With regard to the position of the Captain of the Guard, criticism has  been levelled against whoevcr is responsible for the delay in filling the post. A point of view that I would like to express is that, to my mind, this is obviously a position to which there should be promotion from the existing members of the staff. There are members of the staff who are obviously capable of filling that post. Why is it that no opportunity is being provided for them to do so? If one can accept what one hears, an outsider is about to be imported into this particular position. I suggest that the House should protest if that is so as regards a position that is within the gift of the House through its nominated officer, the Ceann Comhairle. I say it is time that we should protest against appointments of that character.
With regard to the general amenities, I want to join with others in making a personal protest against the reception facilities available at the outer gate. I think there will be general agreement that, apart from the utter unsuitability of that particular hut for reception purposes, the very make-up of the hut itself is completely out of place in the grounds outside. It would appear to me as if a certain amount of deterioration has set in in the conduct of this House.
In regard to the ushers, some time Ago — for what reason I cannot understand, but it displays a rather petty mind, to say the least of it, whoever was responsible — the position of ushers was, in effect, abolished by the filling of posts as attendants or messengers who are called upon to do ushers' duty, merely for the sake of saving a few pounds. That is a despicable attitude. particularly in a Parliament House, and members of the House should protest.
I do hope that, as a result of this debate, we may have a clear indication as to whose responsibility it is to see that the question of the staff is put on a basis that the House will understand, so that the disabilities under which certain members are suffering may be removed at the earliest possible moment.
Mr. P.S. Doyle: I would like to join with the remarks of the various Deputies  in connection with the conditions in regard to pay of some of the staff at the present moment. There is one point I would like to make in connection with Deputy Davin's observations about the meetings of the Joint Committee. The order of the Committee is that it will meet monthly. That means that it would work out at one meeting every six weeks but, being a Joint Committee of both Houses, it is from time to time difficult to arrange meetings. At any rate, the order is that there should be monthly meetings and, as far as possible, these meetings take place.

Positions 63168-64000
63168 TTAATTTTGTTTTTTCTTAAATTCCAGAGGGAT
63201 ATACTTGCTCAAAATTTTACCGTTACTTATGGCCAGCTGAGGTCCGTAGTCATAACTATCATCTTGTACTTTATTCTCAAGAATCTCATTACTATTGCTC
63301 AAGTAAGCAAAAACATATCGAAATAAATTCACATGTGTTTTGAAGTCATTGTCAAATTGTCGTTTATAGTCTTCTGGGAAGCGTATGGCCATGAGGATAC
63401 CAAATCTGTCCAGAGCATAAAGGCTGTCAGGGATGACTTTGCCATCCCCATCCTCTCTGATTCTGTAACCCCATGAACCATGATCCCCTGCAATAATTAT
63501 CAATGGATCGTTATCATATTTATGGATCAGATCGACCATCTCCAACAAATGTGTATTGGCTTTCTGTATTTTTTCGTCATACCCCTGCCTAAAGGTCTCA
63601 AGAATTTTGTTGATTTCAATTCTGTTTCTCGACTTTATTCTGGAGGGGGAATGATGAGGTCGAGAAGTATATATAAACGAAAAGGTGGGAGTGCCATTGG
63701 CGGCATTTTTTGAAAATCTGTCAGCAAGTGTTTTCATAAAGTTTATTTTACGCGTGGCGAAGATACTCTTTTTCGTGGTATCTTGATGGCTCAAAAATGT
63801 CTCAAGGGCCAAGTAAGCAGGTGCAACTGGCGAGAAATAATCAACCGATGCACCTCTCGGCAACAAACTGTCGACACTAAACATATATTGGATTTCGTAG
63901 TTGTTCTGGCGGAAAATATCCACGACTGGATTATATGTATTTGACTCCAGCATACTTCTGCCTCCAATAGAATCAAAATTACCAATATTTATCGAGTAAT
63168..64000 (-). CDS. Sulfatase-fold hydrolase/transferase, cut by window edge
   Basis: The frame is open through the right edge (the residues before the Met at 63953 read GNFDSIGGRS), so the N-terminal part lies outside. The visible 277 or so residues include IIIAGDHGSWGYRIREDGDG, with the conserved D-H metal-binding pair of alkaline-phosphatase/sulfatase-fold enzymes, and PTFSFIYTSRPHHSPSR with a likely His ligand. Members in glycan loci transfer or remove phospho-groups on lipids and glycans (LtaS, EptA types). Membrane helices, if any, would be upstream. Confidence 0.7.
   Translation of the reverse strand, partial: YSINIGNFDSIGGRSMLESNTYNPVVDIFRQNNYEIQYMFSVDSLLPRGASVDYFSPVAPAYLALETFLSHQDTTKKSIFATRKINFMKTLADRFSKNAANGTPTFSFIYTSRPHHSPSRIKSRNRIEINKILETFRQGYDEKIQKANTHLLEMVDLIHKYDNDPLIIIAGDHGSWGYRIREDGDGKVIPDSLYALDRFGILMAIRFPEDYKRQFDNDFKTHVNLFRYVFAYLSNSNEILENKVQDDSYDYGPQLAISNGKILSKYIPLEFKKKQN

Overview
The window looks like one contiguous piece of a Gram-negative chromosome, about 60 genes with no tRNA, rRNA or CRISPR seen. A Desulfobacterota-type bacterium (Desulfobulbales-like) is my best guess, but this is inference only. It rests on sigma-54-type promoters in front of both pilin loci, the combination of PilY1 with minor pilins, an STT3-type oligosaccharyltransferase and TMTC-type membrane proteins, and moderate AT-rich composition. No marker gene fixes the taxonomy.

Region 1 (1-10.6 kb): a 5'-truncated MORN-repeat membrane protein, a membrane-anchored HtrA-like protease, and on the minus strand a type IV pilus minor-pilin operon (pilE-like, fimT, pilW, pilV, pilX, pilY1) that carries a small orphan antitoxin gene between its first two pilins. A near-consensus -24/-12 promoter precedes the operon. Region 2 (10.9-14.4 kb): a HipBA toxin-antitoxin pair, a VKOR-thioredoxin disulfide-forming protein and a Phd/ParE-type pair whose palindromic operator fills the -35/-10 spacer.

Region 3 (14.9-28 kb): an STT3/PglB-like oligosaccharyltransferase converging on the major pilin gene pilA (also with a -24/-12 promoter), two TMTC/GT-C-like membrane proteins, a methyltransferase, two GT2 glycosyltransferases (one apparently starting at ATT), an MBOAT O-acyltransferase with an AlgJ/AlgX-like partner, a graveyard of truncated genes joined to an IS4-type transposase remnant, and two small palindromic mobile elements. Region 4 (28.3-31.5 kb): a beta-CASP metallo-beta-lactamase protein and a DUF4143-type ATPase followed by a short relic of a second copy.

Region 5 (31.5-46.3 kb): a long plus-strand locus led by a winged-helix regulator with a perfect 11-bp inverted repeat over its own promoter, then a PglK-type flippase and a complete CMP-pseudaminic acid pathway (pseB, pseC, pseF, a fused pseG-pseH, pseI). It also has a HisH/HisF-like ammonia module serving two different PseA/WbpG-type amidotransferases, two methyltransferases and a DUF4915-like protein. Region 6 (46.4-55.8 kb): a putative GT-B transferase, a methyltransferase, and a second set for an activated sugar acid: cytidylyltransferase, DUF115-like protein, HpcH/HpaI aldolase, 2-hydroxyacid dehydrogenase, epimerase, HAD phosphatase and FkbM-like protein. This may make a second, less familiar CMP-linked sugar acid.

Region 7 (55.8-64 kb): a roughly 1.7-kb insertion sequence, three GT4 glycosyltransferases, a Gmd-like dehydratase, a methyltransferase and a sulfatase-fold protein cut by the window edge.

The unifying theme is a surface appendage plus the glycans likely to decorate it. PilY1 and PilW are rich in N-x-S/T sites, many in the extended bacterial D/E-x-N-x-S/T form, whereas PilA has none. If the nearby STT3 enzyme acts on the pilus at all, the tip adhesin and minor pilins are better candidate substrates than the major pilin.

On the question of staff, the conditions of the staff are not a matter that comes within the authority of the Committee but recommendations and representations on the lines suggested to bring about some improvement m the matters referred to, have already been made. I join with those who have protested against the non-filling of the position as Captain of the Guard. That vacancy should be filled as soon as possible.
Mr. O'Leary: I wish to add my voice to this debate. Every member of the House regretted the retirement of Captain Thomas Byrne and wishes him many years and good health to enjoy his retirement. He is a man with a great national record. I should like to see the position filled by promotion. There are men on the staff here who have good national records and, in fairness, the position should be filled by the promotion of one of these men. I do not belong to the city and I am surprised to hear city Deputies referring to the filling of the post. If my information is correct, this position is to be filled by an ex-Army captain who is to be brought in here and put over the ushers in this House who have served it since its establishment. That is entirely wrong and if the Ceann Comhairle appoints such a man — I do not believe he will have the full say; I believe it will be a matter of some political pull— it will cause among the staff here an uneasiness just as in any firm if an outsider is brought in and put over the staff, it creates uneasiness amongst the staff and an unhappy position.